Adolescent Social Media Use and Suicide Risk - National Alliance on Mental Illness of New York City , Inc.

Adolescent Social Media Use and Suicide Risk

An AFSP NYC Chapter Research Connection

Rates of suicide among adolescents have increased over the past decade. This increase has coincided with the widespread adoption of social media, leading many to question a potential link. However, researchers have only recently begun to investigate associations between teenagers’ social media use and risk for suicidal thoughts and behaviors.

This presentation will provide a brief overview of the current state of the research literature on this topic, highlighting the latest findings, as well as gaps in knowledge that still remain. Dr. Jacqueline Nesi will discuss the ways in which youths’ peer relationships are being shaped by digital tools, and potential implications of these changes for youth suicide risk. She will present recent findings from her AFSP-funded fellowship examining the social media experiences of adolescents with recent suicidal ideation or behavior. Her work utilizes qualitative interviews, self-report measures, and analysis of social media data to identify online social factors that may create risk for, or protect against, suicidal thoughts and behavior among adolescents.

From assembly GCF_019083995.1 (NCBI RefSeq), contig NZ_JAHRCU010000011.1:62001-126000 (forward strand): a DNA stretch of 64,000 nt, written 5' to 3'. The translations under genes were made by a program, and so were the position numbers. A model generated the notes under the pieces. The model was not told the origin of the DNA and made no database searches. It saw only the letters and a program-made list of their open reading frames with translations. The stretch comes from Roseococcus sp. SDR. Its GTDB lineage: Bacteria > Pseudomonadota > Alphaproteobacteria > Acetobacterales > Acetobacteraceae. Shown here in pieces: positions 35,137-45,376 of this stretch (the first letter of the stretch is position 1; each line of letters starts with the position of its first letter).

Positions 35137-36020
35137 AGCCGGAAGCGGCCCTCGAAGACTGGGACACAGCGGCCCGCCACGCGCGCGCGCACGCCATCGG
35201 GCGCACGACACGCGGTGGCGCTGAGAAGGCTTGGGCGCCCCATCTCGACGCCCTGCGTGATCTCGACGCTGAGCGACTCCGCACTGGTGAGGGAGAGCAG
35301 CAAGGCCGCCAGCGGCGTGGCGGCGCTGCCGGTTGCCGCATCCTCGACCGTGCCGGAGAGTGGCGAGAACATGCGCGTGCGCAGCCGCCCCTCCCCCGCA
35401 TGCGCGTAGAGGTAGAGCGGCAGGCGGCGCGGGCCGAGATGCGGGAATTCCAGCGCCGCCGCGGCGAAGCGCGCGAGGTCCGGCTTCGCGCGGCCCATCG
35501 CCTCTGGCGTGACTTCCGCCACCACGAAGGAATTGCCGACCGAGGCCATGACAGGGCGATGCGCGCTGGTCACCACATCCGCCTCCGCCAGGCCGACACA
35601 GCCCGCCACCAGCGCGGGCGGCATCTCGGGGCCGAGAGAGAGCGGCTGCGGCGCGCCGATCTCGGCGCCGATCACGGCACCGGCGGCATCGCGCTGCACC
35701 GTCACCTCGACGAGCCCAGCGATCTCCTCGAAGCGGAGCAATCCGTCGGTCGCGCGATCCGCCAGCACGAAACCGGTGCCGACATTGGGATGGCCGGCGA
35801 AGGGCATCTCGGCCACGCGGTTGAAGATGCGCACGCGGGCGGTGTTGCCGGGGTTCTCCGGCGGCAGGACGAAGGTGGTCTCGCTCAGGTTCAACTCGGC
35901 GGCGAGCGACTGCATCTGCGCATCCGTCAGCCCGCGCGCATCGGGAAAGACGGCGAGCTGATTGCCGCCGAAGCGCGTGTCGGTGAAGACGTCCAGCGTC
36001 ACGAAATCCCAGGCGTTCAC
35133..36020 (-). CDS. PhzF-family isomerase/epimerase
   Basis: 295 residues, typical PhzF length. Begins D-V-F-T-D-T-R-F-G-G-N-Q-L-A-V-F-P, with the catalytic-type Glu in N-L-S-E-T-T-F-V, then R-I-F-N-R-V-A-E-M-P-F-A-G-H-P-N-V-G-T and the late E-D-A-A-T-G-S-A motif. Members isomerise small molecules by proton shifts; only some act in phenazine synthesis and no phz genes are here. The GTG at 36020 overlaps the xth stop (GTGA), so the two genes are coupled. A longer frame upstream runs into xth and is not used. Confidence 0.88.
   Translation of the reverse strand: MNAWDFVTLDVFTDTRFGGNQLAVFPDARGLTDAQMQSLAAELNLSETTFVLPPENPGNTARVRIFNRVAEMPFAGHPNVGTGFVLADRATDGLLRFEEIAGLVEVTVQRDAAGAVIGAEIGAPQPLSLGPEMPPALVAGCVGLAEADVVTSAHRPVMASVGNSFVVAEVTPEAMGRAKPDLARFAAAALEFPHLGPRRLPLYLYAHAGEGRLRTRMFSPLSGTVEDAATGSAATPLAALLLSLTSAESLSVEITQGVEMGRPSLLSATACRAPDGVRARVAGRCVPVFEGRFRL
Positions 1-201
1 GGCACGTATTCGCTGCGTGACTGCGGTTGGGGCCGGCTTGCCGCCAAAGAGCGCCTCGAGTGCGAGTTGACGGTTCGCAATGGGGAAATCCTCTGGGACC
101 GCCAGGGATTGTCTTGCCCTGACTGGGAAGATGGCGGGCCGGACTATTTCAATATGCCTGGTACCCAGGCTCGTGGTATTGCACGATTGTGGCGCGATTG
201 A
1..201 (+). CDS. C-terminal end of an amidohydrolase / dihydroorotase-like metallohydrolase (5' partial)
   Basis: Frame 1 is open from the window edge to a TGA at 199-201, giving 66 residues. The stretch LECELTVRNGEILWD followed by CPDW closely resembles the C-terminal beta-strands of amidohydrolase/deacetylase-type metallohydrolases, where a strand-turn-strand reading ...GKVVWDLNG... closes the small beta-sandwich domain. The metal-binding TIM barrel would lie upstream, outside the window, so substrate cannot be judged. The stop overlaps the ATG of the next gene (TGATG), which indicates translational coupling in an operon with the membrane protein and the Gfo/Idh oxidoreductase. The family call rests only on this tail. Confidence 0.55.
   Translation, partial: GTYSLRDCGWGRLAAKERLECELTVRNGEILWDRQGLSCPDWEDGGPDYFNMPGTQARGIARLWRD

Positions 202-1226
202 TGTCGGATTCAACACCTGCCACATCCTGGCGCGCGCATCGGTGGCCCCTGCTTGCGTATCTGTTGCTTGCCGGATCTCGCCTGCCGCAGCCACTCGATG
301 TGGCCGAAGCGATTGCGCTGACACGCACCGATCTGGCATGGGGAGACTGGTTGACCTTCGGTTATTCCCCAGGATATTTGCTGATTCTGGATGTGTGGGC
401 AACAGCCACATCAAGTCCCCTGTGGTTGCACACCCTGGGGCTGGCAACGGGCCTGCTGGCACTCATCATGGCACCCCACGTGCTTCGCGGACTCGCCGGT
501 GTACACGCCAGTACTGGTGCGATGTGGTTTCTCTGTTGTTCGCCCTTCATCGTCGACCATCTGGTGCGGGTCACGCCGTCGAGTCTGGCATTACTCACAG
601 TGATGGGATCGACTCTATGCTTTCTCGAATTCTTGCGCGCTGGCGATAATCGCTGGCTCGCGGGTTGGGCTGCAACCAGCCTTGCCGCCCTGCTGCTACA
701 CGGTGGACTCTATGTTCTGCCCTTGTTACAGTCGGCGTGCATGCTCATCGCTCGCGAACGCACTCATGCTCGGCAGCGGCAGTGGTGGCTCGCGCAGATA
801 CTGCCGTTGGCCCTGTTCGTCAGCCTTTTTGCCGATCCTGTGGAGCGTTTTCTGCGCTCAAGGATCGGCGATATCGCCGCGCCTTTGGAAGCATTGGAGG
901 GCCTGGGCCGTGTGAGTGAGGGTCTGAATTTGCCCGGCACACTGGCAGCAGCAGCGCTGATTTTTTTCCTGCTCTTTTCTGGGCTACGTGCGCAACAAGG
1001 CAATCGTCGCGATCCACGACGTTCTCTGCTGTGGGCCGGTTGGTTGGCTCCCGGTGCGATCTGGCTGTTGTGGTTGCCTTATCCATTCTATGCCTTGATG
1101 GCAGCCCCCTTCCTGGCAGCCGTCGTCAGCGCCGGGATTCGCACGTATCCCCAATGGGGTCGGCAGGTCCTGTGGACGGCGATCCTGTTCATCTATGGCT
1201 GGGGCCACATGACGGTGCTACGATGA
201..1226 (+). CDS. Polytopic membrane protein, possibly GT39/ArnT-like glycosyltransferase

Jacqueline (Jackie) Nesi, PhD is an Assistant Professor in the Department of Psychiatry and Human Behavior at Warren Alpert Medical School of Brown University. She received her PhD in Clinical Psychology from the University of North Carolina at Chapel Hill, and her BA in Psychology from Harvard University. Dr. Nesi’s research examines the role of social media in adolescents’ peer relationships and mental health, with a focus on depression and suicidal thoughts and behavior. Her work has been funded by the National Institutes of Health (NIH), National Science Foundation (NSF), and the American Foundation for Suicide Prevention (AFSP). She has published in numerous peer-reviewed journals, including Journal of Adolescent Health and Journal of Clinical Child and Adolescent Psychology.

June 8, 2021